I almost got one of the whole fans beaded before I decided I just didn't like the look. I had wanted the fans to stand out on their own as one of the dominant elements from the beginning, and the beads just made them blend in too much. Plus, I couldn't get those size 8s perfectly spaced and straight, which meant what was noticeable was the crookedness of them. Unacceptable!
So out they came.
I ended up treating the fans in a way that had been lurking in the back of my mind since the very beginning of this project. But before I show you what I did, let's go back to the beginning for one last review of how this whole thing evolved.
But just for the record, in looking over my pictures I realized it was June of 2006, not 2005. Somehow that makes me feel better!
Old-time readers will remember how I snuck taking this picture while deep in the aisles of Powell's Books in Portland. I didn't want to buy the whole book, so....I engaged in some espionage. I do enough business with Powell's that my conscience doesn't feel too badly...
The colors and lay-out here look familiar, don't they? I wanted my quilt to be a contemporary take on very traditional crazy quilting.
Here is an early lay-out. I went through several.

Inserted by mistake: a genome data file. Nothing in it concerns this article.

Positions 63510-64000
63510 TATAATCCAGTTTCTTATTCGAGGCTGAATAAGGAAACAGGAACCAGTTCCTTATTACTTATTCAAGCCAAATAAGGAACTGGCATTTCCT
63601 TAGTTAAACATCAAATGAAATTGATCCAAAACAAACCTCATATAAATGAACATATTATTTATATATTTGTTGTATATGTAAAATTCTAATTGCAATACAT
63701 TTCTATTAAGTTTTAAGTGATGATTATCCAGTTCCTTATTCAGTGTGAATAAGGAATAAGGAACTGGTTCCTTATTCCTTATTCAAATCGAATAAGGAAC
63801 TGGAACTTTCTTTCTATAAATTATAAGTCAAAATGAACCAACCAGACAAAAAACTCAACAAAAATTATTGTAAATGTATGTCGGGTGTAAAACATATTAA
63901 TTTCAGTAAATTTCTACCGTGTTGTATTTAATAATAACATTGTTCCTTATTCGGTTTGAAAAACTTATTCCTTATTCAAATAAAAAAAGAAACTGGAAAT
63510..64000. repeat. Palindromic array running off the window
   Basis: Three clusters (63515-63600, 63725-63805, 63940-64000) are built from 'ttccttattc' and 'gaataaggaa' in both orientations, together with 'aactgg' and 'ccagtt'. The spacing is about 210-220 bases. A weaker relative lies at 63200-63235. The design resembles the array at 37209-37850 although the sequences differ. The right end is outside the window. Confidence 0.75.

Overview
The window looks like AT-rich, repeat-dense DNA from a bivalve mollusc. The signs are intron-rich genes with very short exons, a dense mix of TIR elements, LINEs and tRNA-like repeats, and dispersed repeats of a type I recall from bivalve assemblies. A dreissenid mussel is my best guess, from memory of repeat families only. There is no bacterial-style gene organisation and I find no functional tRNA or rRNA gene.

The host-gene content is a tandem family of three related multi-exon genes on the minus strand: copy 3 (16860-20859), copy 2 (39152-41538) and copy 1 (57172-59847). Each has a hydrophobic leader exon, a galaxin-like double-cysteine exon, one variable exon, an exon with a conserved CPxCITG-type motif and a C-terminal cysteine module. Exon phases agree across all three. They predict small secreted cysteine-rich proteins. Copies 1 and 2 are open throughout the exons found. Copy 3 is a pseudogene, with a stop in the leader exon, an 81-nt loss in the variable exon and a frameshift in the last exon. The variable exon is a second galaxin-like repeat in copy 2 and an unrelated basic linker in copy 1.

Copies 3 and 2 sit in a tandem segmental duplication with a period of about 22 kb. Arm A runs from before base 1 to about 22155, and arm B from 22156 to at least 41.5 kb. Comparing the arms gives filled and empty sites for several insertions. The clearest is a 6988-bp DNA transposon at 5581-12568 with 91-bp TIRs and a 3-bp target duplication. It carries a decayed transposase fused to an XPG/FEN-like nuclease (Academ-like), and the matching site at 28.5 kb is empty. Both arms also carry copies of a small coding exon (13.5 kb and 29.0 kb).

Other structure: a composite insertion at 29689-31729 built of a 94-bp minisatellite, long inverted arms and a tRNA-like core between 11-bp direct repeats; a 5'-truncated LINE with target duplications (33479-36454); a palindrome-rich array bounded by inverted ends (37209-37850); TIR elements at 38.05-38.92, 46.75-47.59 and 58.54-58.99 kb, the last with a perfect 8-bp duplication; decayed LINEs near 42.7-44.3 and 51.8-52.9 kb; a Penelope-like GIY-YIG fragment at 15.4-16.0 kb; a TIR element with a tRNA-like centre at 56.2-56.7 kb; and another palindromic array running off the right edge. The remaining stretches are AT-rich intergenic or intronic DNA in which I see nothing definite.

What a technical nightmare this was. Getting this all square and straight has been a battle all the way along.
This was as far as I got at John Campbell.
The fans have never been consistent in size, which is a constant source of irritation...but when you piece on the fly in a workshop setting it is hard to be focused and accurate. That's my excuse, anyways. I even used newsprint for my foundation piecing of the fans, as I had run out of muslin. That felt very old-timey and fun at the time, but it meant the fans were pretty floppy when the newprint was torn off.
So let's fast forward to this morning. The quilt has had a few surgeries along the way, mostly to get that inner tan border to straighten up a little. Elements have been added, stitching and beading completed...but the fans were still too insubstantial and were not "featured" quite like I wanted.
Hey, what about raising them up off the surface of the quilt, just a little? And the "H" too? The parts that aren't beaded could be stuffed trapunto-style instead...
The interfacing behind the H was ready made for trapunto.
Nothing to it...three layers of batting used here.
For the fans it was a simple matter of cutting the batting layers to size, and fusing the interfacing over the layers....
So what is the end result?
It hangs better..the blades aren't floppy anymore...they're not too busy with the beads....this is going to have to do it!
From here comes all the technical finishing...those border blocks need to be straightened up after the quilt top is blocked...then the false back goes on, being closely basted over my usual drapery lining "batting", the pretty back constructed and tacked on with beads; then I have to figure out the binding....(and maybe bead it)....there's a lot to go, but this is definitely a big stage completed!